Some folks have tried to make them houseplants, usually unsuccessfully for many reasons. First and foremost, each variety needs their own amount of sunlight. Moisture and humidity are big failure factors also. Indoor air tends to dry out faster and hydrangeas like enough humidity without having wet feet. Even if you get these factors right, some varieties require cold periods of two to three months where they can hibernate.

 

Sadly, many “gift” hydrangeas from the stores are not bred to last more than one season. Their big attractive flowers are the draw but, even though they are classified as perennials, they are more like annuals.

 

Of course, the big thing about hydrangeas is their ability to change color, depending on the nutrients, or lack of, that they receive. Primarily, their colors are either blue or pink. Unlike other plants, their colors can change dramatically, all by adjusting the pH of the soil. Some change color on their own when they are planted or transplanted by simply adjusting to their new environment. For this reason, during the first year, a plant can actually have more than one color of bloom at the same time.

 

This color change has to do with the amount of aluminum in the soil. Either subtracting or adding this to the soil, determines if the blooms will be pink or blue. For this reason, it’s much easier to alter the pH of the soil if the hydrangeas are planted in pots.

 

Forcing pink blooms can be accomplished in different ways. Dolomitic lime can be added to the soil several times a year to raise the pH level. Aim for a pH of 6.0 to 6.2, if it goes higher you risk an iron deficiency. They take up aluminum best at lower pH levels, raising it will help to keep the blue color.

 

Be sure and fertilize with high levels of phosphorous since it helps protect from the aluminum creeping in. Use a ratio of 25/10/10 (phosphorous is the middle number). If aluminum occurs naturally in the soil, your best alternative is to grow hydrangeas in pots, using a soilless mixture which probably doesn’t have aluminum in it.

 

On the other hand, if you want to change the color from pink to blue, add aluminum sulfate during the growing season at a ratio of one tablespoon per one gallon of water to plants that are two to three years old. Water well in advance as adding too much can burn the roots. Another method is to add organic matter like coffee grounds, fruit and vegetable peels or grass clippings. For the aluminum to be available to the plants, the pH should be low, ideally around 5.2 to 5.5.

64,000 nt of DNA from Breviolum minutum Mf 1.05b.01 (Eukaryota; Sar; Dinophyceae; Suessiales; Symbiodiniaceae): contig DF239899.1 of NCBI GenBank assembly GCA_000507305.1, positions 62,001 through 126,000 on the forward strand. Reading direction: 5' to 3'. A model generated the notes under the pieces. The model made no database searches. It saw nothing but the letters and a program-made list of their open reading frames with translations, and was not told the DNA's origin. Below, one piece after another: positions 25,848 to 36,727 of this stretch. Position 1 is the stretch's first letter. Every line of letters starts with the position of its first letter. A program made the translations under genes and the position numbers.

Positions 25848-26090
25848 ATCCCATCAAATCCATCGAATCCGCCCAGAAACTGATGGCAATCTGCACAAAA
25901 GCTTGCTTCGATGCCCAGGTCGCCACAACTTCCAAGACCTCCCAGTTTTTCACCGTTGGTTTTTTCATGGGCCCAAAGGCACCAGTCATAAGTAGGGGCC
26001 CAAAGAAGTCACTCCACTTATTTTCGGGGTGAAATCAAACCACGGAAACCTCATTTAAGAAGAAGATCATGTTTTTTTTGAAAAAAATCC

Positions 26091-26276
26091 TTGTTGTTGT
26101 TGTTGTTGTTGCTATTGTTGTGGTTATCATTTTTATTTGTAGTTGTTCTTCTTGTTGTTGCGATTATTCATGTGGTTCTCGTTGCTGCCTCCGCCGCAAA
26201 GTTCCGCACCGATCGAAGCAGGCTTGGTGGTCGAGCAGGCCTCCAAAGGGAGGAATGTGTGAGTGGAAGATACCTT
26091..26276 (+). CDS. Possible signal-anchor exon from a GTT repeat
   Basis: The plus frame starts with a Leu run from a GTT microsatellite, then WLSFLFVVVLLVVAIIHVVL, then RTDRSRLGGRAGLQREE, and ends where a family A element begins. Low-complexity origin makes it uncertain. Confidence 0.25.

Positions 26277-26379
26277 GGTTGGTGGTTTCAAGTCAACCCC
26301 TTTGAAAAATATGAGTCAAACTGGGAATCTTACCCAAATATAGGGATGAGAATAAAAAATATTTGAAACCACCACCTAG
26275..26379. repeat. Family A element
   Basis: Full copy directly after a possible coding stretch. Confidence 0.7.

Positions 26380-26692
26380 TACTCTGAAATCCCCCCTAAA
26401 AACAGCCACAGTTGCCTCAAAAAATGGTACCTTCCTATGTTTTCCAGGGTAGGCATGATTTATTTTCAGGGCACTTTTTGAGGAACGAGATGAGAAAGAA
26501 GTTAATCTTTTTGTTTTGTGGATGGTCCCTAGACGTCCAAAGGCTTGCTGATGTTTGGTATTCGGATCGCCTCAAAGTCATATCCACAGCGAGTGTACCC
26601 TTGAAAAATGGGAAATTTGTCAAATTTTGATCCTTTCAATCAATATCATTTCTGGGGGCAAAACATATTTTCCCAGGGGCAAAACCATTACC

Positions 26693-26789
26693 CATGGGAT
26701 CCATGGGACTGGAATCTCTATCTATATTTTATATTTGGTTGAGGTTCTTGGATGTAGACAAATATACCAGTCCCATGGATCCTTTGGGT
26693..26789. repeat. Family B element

When fertilizing, choose one that is low in phosphorous and high in potassium, a 25/5/30 (potassium is the last number) mixture is good. If you have high alkaline soil naturally, again it is best to grow them in pots. Another thing to watch for, test your water to make sure that it is not contaminating your soil with unwanted minerals. Also, avoid planting by sidewalks or concrete as lime can leach out.

 

Although hydrangeas are primarily found in colors of pink and blue, others are sometimes seen. White hydrangeas are white, they cannot be altered. There is no such thing as true red even though hot climates produce some almost-reds. Purple hydrangeas are some of the most eye-catching and are hard to come by. The soil conditions must be exactly right, the pH is directly centered so purple is right between pink and blue. Heredity and health of the plants and weather conditions all affect the intensity of colors.

 

Now, what peeked my interest in hydrangeas in the first place, the vanilla strawberry variety. Even the name itself is enough to draw you to it. It was developed by Jean Renault in France and is one variety of Panicle hydrangeas. Others in the group are Strawberry Sundae and Fire Light. Vanilla strawberry was voted top plant of the year by the American Nursery and Landscape Association in 2010.

 

It is characterized by emerging creamy white cone-shaped blooms in mid-summer that slowly transition to pink and then strawberry pink in the fall. It is hardy, low maintenance and sun loving. As a bush, it grows nearly seven feet high and five feet wide. What’s not to love?

 

Besides their showy blooms, the leaves of hydrangeas produce large shady areas underneath. These are perfect spots to plant shade-loving plants like hostas.  Their colorful leaves add interest and more color to the area. You can also fill in with annuals to round out a planting area.

 

It boggles my mind that I have never discovered hydrangeas before. I love the idea of a plant that offers lots of color with low maintenance. No wonder I think of them as happy hydrangeas!  

 

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Supper in a Jar

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Photo by Unsplash/Ella Olsson

Shelf-stable meals have been gaining popularity lately. The reason doesn’t really matter, whether it be a pandemic, a power outage, unexpected guests, or husbands (or wives) that can’t cook, or for days you just don’t feel like cooking, “meals in a jar” are quick, easy and have long shelf lives.

Shelf-stable meals are more than just convenient though. Made with freeze-dried meats and vegetables, they are healthy alternatives that are real food, and have real calories and real nutrients. On top of that, they are your familiar meals, comfort foods, like spaghetti and chicken and noodles that can be ready in minutes.